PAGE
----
SACRAMENTO (CBS13) – Could the Sacramento Zoo make the move to the Natomas zip code?
The idea for the zoo move to the old arena land was quickly squashed by Kings owners last year when the team formally submitted plans to build housing on the site. But that’s not stopping zoo activists from pushing the Kings to make the land a new home for the animal kingdom.
“Our slogan is ‘we want a zoo’, but we’re also saying today that we want a promise fulfilled,” said Brandy Tuzon-Boyd, founder of a grassroots group called We Want a Zoo.
The group hosted a community meeting on Saturday in Natomas. They are pushing the Kings and the city of Sacramento to make the old and empty Kings arena the new home for an expanded zoo.
“The point of our campaign is holding the city to the promise, they made to our community when they relocated the Kings downtown, that something meaningful would replace the arena,” said Tuzon-Boyd said.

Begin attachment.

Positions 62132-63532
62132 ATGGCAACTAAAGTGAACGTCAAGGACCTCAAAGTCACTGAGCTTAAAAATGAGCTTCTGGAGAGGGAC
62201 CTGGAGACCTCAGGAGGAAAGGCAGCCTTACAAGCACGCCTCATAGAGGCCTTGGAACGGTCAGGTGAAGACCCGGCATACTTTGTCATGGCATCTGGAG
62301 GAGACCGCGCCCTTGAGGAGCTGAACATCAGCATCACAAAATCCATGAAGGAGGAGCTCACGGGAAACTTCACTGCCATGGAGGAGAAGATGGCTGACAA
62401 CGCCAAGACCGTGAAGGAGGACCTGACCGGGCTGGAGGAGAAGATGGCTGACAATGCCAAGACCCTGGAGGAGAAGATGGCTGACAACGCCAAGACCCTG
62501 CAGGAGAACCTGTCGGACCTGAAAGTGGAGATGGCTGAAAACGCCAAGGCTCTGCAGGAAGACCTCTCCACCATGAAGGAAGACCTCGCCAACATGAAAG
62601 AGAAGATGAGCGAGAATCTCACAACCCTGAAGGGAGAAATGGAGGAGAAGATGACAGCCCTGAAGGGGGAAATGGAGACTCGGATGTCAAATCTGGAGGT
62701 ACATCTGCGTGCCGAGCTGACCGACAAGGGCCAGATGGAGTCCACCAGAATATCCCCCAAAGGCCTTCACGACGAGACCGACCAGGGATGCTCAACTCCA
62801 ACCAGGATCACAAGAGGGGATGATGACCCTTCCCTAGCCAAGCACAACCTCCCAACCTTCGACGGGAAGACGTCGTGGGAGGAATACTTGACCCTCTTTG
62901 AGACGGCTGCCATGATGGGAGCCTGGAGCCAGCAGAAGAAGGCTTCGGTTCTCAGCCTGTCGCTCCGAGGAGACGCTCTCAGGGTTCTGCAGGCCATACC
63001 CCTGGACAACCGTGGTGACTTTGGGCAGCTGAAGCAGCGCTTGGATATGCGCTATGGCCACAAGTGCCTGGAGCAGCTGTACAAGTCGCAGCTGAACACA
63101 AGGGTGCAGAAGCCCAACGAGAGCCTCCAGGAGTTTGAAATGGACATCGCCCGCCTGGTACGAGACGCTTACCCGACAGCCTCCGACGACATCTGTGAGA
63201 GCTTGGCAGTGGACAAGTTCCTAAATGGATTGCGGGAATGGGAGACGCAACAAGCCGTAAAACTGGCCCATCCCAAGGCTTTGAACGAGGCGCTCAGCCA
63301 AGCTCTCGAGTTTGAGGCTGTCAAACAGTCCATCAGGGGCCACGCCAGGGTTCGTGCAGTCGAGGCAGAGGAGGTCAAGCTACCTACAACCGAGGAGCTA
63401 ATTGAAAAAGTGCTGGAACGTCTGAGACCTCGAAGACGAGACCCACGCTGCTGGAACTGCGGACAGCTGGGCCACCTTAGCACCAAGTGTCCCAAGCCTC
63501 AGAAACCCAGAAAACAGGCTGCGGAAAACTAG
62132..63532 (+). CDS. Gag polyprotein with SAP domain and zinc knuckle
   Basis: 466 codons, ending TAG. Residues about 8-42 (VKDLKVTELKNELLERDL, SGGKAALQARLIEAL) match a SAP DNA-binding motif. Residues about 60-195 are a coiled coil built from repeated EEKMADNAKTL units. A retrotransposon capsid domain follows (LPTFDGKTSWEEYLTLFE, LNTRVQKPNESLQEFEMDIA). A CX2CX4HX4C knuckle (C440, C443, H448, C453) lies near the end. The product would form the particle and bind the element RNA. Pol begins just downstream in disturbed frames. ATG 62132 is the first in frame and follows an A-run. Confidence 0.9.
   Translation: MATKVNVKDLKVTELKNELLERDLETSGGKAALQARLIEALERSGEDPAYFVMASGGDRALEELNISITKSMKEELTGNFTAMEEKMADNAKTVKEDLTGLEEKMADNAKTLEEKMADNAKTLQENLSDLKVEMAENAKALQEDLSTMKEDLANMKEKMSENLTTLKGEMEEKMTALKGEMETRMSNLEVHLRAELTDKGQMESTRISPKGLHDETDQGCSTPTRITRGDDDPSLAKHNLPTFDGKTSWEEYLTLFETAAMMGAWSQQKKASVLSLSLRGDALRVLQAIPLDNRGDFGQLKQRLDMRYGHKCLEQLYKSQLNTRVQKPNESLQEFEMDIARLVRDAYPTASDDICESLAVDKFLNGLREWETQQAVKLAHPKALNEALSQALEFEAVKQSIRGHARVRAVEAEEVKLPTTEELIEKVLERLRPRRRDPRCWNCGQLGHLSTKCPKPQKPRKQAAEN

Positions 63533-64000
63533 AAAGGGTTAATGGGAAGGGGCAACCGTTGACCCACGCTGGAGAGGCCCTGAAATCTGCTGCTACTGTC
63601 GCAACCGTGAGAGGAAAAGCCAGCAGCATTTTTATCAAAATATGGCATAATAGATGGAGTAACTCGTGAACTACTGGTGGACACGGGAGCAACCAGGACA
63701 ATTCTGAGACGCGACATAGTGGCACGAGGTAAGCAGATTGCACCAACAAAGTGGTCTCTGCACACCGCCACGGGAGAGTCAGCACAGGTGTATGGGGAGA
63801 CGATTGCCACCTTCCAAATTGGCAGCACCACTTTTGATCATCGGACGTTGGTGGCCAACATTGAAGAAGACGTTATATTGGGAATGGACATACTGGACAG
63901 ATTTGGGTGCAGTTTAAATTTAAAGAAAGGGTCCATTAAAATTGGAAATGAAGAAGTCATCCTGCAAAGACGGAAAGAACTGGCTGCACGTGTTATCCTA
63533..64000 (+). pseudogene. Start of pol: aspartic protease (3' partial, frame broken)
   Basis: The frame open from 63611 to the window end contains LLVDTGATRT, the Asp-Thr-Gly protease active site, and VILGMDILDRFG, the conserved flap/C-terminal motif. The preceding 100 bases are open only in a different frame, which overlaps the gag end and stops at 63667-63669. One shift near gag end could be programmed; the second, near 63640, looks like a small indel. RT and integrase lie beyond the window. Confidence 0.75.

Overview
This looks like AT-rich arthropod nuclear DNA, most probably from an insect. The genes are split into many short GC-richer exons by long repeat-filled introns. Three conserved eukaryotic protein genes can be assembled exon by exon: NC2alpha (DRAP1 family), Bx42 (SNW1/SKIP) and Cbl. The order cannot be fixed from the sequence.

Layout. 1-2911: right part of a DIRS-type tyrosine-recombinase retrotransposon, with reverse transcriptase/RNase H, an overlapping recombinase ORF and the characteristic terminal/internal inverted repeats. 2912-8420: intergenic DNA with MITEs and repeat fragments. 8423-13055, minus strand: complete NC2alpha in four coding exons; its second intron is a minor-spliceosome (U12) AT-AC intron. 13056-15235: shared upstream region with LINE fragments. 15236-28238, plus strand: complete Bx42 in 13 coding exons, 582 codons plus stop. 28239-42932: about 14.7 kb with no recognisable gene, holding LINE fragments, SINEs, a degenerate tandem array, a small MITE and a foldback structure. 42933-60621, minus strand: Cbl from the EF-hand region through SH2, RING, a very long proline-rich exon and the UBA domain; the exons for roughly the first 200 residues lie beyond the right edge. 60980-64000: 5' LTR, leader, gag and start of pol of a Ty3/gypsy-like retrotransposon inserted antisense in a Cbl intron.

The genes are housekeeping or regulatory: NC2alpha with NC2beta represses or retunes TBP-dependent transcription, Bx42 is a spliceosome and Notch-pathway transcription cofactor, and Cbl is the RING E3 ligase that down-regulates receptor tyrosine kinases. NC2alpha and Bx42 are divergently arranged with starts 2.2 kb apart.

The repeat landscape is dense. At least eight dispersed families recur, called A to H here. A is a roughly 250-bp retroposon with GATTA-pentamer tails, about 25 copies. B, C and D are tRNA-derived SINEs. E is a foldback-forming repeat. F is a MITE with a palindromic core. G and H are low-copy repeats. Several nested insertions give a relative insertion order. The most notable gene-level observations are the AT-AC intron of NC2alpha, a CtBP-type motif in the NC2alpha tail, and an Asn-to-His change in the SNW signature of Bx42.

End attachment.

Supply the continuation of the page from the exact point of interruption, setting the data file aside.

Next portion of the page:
In November 2018, the zoo’s director first proposed the move to the 180-acre arena site, complete with renderings of what would be a drive-thru safari, hotel, and hippo habitat. Within days of that, the Kings owners submitted alternate plans for housing and retail.
The team issued a statement in November reading: “We have collected feedback from city leaders, stakeholders, and interested parties to develop a dynamic plan that is capable of adapting to a broad range of opportunities.”
The city council will be considering the Natomas arena redevelopment, including an environmental impact report, in the coming weeks.
“I would hate to see it become high-density housing; they’re already building that behind my house,” said one person.
“Sacramento is centrally located; right now we have a great zoo in San Diego, but that’s 600 miles to the south. This is dead center, it would bring a lot of people to this area,” said one person.
“The zoo proposal, which came out before the Kings proposal, is just a beautiful fit,” said Tuzon-Boyd.
The zoo director is seeking a new site because he says the zoo current land park location is so small, it could threaten the zoo’s accreditation.